Set in the renovated Elektrowerkz, a single room held the techno, with breathing space in a spacious area with pool tables and a reasonable bar, and a smoking area, all arranged cosily. Complementary, rather than attention-hogging, visuals ran behind the decks, and the lighting was similarly cool, but familiar and subordinate—green lasers, etc. It seemed that from the room itself to the dynamics presented by the layout, everything was tuned, ultimately, to simply maximise the efficiency and impact of the pressure waves coming out of the speakers.
Photo credit: Martin Lesanto-Smith
Degiorgio set the scene, with clean drums, the volume and clarity of the high-mids in the system also helping to pop out their sharply rhythmic qualities. Slater then took it on a course directed more by melodic lines, and Sims charged out the end, with vinyl control but still no slack in the beatmatching. But all of it sounded fresh. And rightly so: Almost certainly a good chunk of what they were playing was unreleased.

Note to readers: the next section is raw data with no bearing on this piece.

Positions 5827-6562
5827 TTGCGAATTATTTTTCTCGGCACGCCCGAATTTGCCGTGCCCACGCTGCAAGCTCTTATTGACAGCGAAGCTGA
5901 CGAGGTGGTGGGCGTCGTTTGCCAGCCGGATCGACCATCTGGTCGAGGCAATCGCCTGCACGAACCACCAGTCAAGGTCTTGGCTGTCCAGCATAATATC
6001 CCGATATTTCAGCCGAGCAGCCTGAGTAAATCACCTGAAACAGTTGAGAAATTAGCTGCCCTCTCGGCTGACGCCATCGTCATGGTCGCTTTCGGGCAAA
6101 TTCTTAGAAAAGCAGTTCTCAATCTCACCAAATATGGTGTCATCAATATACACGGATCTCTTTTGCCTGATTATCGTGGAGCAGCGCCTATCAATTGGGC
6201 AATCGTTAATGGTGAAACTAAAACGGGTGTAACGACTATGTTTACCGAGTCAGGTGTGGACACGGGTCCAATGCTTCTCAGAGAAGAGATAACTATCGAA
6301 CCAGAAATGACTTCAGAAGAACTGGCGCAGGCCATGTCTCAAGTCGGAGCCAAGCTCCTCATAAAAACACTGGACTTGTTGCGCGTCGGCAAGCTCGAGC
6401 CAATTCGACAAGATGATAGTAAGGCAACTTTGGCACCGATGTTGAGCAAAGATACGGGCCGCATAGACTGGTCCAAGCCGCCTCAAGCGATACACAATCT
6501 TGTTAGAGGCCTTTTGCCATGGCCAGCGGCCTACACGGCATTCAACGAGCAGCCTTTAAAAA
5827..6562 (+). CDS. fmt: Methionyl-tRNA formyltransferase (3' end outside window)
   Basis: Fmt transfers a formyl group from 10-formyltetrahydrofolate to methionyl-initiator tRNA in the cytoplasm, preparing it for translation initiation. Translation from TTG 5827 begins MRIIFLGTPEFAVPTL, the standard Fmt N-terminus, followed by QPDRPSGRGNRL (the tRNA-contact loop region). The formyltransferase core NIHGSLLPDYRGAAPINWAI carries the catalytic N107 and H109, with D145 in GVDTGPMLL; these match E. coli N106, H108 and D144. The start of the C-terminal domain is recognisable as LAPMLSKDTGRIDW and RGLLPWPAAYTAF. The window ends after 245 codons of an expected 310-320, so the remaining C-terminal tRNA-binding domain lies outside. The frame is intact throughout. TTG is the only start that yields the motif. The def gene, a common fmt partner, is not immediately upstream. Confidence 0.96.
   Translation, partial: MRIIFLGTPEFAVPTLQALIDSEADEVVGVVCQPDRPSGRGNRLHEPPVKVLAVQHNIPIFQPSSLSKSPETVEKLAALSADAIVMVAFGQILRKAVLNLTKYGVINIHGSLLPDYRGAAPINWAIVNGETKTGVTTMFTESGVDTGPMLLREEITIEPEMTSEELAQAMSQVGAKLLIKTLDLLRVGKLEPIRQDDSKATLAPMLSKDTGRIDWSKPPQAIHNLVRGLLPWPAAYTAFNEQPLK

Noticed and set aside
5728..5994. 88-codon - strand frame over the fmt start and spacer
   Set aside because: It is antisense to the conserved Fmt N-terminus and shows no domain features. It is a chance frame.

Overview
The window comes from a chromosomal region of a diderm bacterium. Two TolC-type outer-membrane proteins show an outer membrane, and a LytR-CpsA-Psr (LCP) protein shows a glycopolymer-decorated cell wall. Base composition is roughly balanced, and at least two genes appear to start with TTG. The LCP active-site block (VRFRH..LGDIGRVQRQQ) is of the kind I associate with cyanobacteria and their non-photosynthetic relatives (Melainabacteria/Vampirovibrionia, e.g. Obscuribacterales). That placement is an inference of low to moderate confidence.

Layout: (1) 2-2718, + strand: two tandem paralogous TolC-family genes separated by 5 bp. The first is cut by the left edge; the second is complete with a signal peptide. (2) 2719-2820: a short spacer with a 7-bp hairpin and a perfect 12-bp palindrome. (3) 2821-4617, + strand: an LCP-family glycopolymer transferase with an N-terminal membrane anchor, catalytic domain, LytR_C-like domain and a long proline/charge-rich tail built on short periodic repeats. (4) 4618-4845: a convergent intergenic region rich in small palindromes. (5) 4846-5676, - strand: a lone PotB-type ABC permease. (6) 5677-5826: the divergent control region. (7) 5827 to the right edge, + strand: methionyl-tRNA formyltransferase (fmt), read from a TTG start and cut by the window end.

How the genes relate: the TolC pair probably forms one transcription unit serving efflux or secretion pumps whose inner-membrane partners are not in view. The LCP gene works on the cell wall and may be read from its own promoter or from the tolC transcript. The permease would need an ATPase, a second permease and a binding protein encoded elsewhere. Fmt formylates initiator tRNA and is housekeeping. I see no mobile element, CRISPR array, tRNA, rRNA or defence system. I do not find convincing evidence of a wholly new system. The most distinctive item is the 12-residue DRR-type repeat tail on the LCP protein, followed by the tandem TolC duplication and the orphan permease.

This all adds up to a draw for the music lover rather than the trend follower, and the unpretentious crowd were accordingly up for enthusing about Sandwell District or the CLR podcasts. The small size also meant you quickly got to know people and see them round. It seems that, by trimming the excess so as not to dilute, Machine have hit upon a purer form of what's great about underground techno clubbing.